Saturday 15 December 2012

Vigil, December 15 2012

Thank you to everyone who braved the cold weather to give voice to our collective opposition to the IFH cuts and Bill C-31.  Today is a shameful day in Canadian history, the day that Bill C-31 came into full effect. We had an excellent turnout for something organized in two days and which also took place in freezing and damp weather! It shows that there is a lot of energy and grassroots support around these issues. Perhaps the most poignant moment was when we heard the story of a family who fled political imprisonment, torture and possible death and now have a member trying to survive in Canada without vital medications because of these cuts. We were asked "What is the difference between Canada and the country we came from, that in Canada we are killed more slowly?"

There are many difficult questions Canadians must ask themselves right now. What is Canada's role in forcing global migration?  Where does Canada's wealth come from? What kind of society do we wish to live in-one where people suffer and die needlessly because some politicians wanted to score a few cheap political points?  Please stay in touch as we move with momentum into 2013 and continue to build the strength of our communities to practice an ethic of solidarity and demand health justice for all people!

Our friends from also attended and spoke, including Jose Figueroa and his son Jose Ivan Figueroa who is developing into a very talented young speaker! Please make sure to check out their important and very touching campaign.

This was part of a coordinated national Day of Action and we will be sharing media coverage of events in other cities once it is available.

 Near the beginning, if you have a picture showing the fuller crowd send it along! :)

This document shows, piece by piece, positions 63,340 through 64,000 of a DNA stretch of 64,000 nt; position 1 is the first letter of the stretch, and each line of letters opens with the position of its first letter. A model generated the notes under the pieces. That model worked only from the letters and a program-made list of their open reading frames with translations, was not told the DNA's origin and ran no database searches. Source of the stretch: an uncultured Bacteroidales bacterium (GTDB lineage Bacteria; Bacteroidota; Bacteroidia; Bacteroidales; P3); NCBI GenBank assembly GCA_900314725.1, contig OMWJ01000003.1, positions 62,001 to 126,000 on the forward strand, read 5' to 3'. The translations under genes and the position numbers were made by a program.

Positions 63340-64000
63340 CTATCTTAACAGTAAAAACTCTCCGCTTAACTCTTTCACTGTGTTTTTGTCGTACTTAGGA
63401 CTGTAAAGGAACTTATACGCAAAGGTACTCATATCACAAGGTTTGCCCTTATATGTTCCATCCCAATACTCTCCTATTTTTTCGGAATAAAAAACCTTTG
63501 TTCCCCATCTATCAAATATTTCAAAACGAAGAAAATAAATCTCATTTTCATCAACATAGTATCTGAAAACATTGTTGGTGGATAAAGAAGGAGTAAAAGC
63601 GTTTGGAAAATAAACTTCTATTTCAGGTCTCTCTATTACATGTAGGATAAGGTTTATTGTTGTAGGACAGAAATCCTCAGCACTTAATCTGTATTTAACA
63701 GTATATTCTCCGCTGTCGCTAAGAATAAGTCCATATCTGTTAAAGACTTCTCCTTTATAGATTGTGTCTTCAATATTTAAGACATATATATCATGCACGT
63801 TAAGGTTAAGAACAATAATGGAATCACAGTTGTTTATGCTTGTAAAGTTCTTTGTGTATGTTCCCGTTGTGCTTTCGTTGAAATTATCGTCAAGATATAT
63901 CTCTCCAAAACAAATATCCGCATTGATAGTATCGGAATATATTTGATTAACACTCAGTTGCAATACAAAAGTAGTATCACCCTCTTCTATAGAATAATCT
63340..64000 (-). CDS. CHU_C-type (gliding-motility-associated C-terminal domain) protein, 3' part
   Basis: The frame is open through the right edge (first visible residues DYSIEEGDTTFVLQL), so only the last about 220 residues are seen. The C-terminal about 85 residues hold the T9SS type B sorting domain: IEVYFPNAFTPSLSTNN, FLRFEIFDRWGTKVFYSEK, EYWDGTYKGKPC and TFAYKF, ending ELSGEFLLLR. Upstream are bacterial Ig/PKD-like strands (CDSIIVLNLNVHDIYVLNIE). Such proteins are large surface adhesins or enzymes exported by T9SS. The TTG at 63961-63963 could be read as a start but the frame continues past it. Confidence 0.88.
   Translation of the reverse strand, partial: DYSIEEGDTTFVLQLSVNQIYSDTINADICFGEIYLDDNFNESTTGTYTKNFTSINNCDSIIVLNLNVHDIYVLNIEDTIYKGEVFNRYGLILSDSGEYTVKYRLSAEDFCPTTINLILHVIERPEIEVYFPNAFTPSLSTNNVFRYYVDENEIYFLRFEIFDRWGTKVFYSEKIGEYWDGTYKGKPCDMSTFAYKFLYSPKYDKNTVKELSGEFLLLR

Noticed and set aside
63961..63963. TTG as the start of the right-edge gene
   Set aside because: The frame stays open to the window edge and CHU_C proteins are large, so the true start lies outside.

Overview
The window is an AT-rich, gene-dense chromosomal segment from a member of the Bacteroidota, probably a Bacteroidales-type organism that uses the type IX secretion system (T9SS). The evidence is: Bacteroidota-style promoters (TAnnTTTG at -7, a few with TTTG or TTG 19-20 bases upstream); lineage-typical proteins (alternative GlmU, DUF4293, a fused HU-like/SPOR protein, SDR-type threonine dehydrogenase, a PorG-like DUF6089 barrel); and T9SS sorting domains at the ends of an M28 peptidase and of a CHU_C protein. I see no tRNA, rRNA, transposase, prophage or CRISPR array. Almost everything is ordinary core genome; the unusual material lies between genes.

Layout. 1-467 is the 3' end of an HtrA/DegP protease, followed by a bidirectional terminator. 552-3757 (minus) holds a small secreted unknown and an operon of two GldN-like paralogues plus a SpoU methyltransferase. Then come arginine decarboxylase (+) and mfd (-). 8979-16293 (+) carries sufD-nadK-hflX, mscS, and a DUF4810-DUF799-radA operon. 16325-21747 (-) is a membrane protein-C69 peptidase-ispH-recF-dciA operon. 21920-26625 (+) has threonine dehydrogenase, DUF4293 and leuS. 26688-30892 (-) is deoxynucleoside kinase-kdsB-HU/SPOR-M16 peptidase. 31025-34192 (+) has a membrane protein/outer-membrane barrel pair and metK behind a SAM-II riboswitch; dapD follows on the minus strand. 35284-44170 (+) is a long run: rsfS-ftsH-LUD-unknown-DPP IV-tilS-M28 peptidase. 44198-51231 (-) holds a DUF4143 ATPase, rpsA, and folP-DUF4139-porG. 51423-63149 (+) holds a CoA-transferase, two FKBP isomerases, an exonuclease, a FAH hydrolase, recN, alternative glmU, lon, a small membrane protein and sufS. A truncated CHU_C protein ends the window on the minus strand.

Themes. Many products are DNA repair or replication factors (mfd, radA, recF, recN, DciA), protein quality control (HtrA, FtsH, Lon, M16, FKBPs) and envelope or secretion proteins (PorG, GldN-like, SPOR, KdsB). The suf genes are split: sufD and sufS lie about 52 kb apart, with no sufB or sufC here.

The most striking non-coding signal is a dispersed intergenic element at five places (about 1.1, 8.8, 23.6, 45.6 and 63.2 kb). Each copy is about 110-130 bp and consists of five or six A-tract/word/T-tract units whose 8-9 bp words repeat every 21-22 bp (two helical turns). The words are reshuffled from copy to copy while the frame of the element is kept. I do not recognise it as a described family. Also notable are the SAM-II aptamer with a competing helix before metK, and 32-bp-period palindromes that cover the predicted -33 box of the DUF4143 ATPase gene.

The "Cards For Kenney" station where people wrote holiday greeting cards to Jason Kenney with messages such as "All I want for the holidays is... insulin for diabetics!" etc.  This is part of a national campaign. "Cards for Kenney" video on Youtube.

Wednesday 12 December 2012

How do we decolonize healthcare?

The struggle for health justice for refugees and migrants is intimately connected to the struggle for health justice for indigenous peoples in Canada.  There is a direct relationship between the ongoing colonization of indigenous peoples/territories and Canadian policy toward refugees, migrants and all other immigrants.  In fact, when it was founded in 1917 Citizenship and Immigration Canada was actually called the "Department of Immigration and Colonization." Additionally, many refugees and migrants are themselves indigenous people who have been forced away from their homes by historical events and economic situations that Canadian corporations and the Canadian government have played a direct role in creating.

This week the Health Council of Canada released a report called Empathy, dignity, and respect: Creating cultural safety for Aboriginal people in urban health care. The report has received some press coverage because it addresses the fact that indigenous people in Canada  face very serious barriers to medical care, sometimes including explicitly racist treatment by medical staff.  Sanctuary Health encourages all healthcare workers to become champions of transformative change in the medical system by challenging and resisting racism in any form. It is impossible to be neutral-we either oppose racism in our medical system or participate in sustaining it. Indifference and injustice have the same relationship as oxygen and fire. Let's take a stand for health justice and participate in positively shaping the cultures of our workplaces. As we begin to listen to the voices of refugees, migrants and indigenous communities, and as we begin to find our own voices, we begin to find the power to change our world!